The Andrena genus of bees is astounding! These are the bees you are most likely to see around May-early June before the honeybees really kick off their hives. If you’ve ever been out on a warm, sunny day in April and seen lots of bees in the air, the bulk of them will be Andrenids.
They are mostly ground-nesting (or mining bees) preferring loose, sandy soils. They are also mostly solitary so do not form social groups, although they may nest close to one another. They are pretty widely distributed across temperate regions; Europe, North America, Asia etc. The tawny mining bee is, to the best of my knowledge, native to Europe.
In appearance many Andrenids have the familiar fluffy black-and-yellow/orange colour scheme and can be pretty indistinguishable from one another. But some of them are very striking and our Andrena fulva is definitely one of them!
It was a tough call between this and the ashy mining bee (Andrena cineraria). I love the awesome monochrome of the ashy. They look like tiny little bee-wolves (not to be confused with the bee-hunting wasp, the beewolf!) and they are adorably fluffy.
However there is something about the tawny that just hits me in the inspiration. Something about this little bee with its burning, fox-red fluff that makes me gasp whenever I see one.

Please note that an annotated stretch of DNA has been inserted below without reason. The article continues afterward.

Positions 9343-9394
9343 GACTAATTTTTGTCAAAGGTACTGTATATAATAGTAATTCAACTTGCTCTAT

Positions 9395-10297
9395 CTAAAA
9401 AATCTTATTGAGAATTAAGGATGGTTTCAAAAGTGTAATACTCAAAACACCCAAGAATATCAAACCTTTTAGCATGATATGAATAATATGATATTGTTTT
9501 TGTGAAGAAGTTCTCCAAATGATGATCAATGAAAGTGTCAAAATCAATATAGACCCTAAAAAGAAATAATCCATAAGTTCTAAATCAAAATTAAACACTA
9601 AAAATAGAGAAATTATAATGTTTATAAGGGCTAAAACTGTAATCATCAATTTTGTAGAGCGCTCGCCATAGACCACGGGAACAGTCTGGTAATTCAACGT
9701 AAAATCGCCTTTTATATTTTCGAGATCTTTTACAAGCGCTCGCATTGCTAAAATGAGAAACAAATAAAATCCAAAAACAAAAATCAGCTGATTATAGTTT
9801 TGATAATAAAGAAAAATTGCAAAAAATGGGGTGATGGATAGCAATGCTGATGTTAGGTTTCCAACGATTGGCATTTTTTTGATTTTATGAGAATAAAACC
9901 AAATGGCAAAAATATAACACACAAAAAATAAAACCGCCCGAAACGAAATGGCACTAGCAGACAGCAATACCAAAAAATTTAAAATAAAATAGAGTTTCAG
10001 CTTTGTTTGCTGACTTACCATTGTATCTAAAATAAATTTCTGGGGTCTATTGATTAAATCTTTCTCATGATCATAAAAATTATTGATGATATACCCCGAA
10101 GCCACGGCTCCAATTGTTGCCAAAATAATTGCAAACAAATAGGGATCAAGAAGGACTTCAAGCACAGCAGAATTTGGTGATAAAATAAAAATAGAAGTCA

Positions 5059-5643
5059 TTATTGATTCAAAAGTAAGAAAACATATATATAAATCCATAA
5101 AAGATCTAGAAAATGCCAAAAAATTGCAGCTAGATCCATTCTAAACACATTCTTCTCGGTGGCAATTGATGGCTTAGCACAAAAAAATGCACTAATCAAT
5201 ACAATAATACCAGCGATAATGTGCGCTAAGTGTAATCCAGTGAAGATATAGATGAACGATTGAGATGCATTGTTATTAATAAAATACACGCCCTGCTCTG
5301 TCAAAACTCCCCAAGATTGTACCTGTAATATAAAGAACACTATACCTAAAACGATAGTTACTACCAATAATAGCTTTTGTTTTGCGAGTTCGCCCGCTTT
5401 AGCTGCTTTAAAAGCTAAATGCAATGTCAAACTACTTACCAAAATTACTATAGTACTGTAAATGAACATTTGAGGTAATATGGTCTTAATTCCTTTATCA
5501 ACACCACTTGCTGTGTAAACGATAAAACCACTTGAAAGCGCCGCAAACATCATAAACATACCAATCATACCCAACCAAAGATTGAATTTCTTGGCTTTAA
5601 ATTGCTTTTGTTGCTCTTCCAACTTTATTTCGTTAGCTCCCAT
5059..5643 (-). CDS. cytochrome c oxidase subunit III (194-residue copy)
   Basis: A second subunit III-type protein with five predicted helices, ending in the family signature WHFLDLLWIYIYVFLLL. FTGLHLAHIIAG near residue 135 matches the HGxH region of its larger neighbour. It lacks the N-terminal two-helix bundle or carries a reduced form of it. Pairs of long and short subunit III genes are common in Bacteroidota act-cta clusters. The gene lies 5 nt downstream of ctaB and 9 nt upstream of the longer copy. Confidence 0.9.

I should not need to talk too much about the incredible pollination services offered by bees. As Professor Seirian Sumner recently wrote in her incredible book ‘Endless Forms: The Secret World of Wasps’ (definitely get your hands on a copy! Linky here) “bees are just wasps that have forgotten how to hunt.”
Bees evolved from wasps. Specifically they evolved not to require meat, other invertebrates, to feed their young (larvae), but instead evolved the means of using pollen as that protein source.
As a result bees and flowering plants have co-evolved together. Plants have evolved specific traits, colours, shapes etc. that attract bees, and bees have evolved things such as fluffy bodies or specific movements or behaviours that permit them to dislodge and carry pollen. It is a great example of mutualism – a type of symbiotic relationship where two species benefit from their interactions with one another.
If you say ‘pollination’ to someone as a word-association exercise, most people will probably think ‘bees’. Rightfully so, as most evidence suggests they are one of, if not the most important provider of pollination services. However the sad fact of this immediate association is people then neglect the other important pollinators – hoverflies, wasps, butterflies, flies, beetles etc.
What’s more people tend to associate bee pollination with the honeybee. They talk of importing more honeybees to aid pollination. However increasing the number of honeybees to stop the decline in bee populations could actually be harmful to species like the Andrena which do have overlap with honeybee activity. Over-reliance on the semi-domesticated honeybee for pollination could harm, rather than help, as it could out-compete our native, wild bees.